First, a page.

Published online Dec 14, 2009. doi: 10.3748/wjg.15.5859
Revised: November 12, 2009
Accepted: November 19, 2009
Published online: December 14, 2009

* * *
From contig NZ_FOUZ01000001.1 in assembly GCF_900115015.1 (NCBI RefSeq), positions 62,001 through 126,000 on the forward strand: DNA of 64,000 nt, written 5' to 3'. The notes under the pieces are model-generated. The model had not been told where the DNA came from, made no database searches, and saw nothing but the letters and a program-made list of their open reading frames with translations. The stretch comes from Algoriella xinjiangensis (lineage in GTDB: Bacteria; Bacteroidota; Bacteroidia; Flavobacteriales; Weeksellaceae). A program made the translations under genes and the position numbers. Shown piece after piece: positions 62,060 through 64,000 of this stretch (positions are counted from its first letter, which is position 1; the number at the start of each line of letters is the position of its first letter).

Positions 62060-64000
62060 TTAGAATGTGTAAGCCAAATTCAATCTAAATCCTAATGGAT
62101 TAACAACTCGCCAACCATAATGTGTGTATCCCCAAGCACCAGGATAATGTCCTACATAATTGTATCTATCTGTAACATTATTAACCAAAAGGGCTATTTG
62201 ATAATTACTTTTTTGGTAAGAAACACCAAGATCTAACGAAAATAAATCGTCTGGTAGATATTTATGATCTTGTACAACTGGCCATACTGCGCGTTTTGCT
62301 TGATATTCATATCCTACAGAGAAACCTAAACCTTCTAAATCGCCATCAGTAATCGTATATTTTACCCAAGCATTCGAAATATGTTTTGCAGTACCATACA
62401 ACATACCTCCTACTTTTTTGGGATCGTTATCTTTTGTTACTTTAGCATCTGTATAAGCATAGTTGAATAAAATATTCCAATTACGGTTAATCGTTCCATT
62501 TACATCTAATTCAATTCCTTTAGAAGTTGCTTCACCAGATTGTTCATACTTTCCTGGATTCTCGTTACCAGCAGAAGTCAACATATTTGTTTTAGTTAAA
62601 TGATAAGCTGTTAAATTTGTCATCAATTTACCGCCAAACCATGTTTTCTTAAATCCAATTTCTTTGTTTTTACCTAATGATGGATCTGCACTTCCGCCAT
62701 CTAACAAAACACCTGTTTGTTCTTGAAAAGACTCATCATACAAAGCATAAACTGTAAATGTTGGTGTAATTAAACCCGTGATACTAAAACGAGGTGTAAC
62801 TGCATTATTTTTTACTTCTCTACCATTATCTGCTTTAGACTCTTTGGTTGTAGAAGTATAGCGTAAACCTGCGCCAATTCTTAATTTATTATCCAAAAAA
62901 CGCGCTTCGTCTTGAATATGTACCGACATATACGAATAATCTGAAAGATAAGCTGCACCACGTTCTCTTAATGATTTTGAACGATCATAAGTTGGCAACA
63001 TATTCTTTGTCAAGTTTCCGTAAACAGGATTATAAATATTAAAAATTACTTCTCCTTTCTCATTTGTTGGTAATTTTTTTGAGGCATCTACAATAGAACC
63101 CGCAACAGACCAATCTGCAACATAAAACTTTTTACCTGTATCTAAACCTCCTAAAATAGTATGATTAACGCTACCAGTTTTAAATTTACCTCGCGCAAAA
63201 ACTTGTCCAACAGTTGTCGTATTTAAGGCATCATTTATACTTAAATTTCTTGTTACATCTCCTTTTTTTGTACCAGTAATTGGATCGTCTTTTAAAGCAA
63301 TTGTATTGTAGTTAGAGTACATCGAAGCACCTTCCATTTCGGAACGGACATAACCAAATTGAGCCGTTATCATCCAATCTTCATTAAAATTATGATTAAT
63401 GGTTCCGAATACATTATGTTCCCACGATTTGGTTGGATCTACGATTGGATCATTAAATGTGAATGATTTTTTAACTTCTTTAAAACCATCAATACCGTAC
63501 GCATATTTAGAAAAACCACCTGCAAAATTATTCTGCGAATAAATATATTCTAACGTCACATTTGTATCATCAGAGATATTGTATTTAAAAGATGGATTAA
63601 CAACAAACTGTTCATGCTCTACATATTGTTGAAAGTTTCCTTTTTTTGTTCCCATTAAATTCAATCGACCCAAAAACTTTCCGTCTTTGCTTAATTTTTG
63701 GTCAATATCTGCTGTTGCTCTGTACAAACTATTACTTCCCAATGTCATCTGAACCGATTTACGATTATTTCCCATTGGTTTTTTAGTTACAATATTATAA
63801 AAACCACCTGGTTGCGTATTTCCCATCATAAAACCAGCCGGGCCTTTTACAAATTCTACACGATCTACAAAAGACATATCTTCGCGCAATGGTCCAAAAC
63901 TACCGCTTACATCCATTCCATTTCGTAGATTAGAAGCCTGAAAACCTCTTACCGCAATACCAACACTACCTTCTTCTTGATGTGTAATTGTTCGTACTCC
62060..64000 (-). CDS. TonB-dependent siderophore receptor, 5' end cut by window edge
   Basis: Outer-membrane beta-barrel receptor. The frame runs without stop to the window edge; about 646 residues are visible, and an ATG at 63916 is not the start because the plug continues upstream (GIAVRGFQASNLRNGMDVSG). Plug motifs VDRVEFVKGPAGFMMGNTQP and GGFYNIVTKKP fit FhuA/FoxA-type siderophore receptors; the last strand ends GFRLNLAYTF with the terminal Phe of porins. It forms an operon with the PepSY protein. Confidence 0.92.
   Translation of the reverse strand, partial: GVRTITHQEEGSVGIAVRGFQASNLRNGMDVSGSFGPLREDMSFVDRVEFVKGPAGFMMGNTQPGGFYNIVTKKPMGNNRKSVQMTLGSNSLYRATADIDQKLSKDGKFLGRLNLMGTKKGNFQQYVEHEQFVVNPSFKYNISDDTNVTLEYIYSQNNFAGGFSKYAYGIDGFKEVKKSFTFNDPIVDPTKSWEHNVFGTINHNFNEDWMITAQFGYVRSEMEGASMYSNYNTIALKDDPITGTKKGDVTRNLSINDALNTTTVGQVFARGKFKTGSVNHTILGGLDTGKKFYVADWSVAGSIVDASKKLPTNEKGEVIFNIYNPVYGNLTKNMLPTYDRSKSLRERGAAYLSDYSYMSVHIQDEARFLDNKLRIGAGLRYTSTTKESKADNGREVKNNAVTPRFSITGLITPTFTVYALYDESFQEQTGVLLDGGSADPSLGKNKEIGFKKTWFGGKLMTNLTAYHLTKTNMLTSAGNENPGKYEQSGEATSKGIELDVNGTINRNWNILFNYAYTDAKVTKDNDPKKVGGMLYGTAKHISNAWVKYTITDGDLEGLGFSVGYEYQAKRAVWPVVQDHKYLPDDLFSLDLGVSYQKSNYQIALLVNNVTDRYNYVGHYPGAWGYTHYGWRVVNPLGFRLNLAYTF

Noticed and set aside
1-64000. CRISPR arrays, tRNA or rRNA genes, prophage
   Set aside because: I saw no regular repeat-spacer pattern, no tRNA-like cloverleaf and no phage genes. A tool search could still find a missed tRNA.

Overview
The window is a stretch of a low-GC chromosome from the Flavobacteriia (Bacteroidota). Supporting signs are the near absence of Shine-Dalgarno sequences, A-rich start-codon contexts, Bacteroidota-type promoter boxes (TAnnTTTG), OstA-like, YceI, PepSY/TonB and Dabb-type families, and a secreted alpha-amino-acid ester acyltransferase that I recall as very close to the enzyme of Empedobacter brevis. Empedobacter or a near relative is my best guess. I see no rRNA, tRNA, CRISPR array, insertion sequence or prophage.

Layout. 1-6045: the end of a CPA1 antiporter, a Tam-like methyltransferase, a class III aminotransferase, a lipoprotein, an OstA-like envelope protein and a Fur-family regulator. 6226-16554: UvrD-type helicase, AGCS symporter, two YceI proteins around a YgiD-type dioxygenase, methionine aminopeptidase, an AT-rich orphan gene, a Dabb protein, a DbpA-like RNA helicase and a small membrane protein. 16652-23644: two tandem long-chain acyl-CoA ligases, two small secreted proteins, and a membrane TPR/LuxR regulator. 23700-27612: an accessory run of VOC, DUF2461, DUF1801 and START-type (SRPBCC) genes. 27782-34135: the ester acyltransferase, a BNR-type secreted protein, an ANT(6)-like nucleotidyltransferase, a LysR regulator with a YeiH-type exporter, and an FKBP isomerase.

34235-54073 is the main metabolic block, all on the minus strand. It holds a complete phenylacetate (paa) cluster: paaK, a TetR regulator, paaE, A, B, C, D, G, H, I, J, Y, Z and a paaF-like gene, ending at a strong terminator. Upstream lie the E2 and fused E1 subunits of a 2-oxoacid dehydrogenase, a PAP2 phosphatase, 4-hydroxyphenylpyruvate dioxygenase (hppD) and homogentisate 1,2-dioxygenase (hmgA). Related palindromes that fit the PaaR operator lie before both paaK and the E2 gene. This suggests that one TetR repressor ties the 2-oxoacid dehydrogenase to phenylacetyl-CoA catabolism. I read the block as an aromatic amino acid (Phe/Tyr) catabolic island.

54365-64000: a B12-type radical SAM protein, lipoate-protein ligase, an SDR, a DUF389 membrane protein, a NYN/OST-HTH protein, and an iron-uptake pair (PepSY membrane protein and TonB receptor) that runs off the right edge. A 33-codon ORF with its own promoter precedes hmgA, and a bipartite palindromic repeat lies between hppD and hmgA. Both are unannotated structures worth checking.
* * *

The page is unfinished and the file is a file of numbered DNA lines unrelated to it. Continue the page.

Somatostatinomas are extremely rare neuroendocrine tumors of the gastrointestinal tract, first described in the pancreas in 1977 and in the duodenum in 1979. They may be functional and cause somatostatinoma or inhibitory syndrome, but more frequently are non-functioning pancreatic endocrine tumors that produce somatostatin alone. They are usually single, malignant, large lesions, frequently associated with metastases, and generally with poor prognosis. We present the unique case of a 57-year-old woman with two synchronous non-functioning somatostatinomas, one solid duodenal lesion and one cystic lesion within the head of the pancreas, that were successfully resected with a pylorus-preserving Whipple’s procedure. No secondaries were found in the liver, or in any of the removed regional lymph nodes. The patient had an uneventful recovery, and remains well and symptom-free at 18 mo postoperatively. This is an extremely rare case of a patient with two synchronous somatostatinomas of the duodenum and the pancreas. The condition is discussed with reference to the literature.